Evaluating the impact of long-term exposure to fine particulate matter on mortality among the elderly
The Clean Air Act requires the US Environmental Protection Agency (EPA) to set National Ambient Air Quality Standards (NAAQS). In 1971, EPA set the first NAAQS to best protect public health and welfare. NAAQS are periodically reviewed/revised based on scientific evidence, resulting in a steady decrease in fine particle (PM2.5; particles with diameter ≤2.5 μm) concentrations. The association between long-term exposure to PM2.5 and mortality is well documented (1–4). Recent studies have examined effect estimates among people who are exposed to PM2.5 concentrations below the current NAAQS (3, 5). These studies found that exposure to PM2.5 below the US standard is associated with an increased mortality risk.
Some scientists, including the current chair of EPA’s Clean Air Scientific Advisory Committee (CASAC), have argued against including studies that use traditional statistical approaches to inform revisions of the NAAQS, and propose focusing on studies that apply causal inference approaches (6). Their main criticism is that traditional approaches that include potential confounders as covariates in the regression model do not inform causality. Recently, Goldman and Dominici argued that although “causal inference approaches tend to be more robust to violation of assumptions, […] air pollution regulations must be based on existing evidence and demonstrated inference methods that arise from review of existing literature” (7).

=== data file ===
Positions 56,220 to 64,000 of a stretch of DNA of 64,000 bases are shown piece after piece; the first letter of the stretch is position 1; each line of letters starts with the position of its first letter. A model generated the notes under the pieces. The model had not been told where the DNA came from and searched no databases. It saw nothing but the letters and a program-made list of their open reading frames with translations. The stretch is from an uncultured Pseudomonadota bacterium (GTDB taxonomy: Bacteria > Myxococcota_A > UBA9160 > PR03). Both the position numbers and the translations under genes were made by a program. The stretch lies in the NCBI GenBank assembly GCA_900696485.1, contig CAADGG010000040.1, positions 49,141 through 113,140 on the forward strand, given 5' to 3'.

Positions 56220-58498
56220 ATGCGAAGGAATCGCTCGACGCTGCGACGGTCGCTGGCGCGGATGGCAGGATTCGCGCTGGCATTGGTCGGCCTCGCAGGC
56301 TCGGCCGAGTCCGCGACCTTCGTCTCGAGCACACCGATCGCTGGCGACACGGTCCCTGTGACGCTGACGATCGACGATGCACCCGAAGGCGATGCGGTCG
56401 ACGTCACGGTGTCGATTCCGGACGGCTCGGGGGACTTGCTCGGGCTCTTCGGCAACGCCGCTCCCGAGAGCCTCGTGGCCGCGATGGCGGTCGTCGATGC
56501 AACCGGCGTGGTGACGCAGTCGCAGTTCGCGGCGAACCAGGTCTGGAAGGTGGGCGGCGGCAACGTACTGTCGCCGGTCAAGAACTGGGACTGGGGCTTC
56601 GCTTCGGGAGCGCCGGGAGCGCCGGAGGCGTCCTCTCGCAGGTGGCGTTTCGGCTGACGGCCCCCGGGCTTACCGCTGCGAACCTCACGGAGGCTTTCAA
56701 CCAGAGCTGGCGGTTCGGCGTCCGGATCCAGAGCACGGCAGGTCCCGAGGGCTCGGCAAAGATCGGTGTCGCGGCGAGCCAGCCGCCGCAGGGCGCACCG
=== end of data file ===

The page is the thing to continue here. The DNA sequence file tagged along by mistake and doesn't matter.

Our study bridges this divide. Using the largest air pollution study cohort to date (nationwide Medicare enrollees 2000–2016), we provide strong evidence of the causal link between long-term PM2.5 exposure and mortality under a set of assumptions necessary for causal inference (described in detail in the Materials and Methods section). We applied traditional and causal inference approaches to the same data, assessed sensitivity to modeling assumptions and study period, and made statistical software available.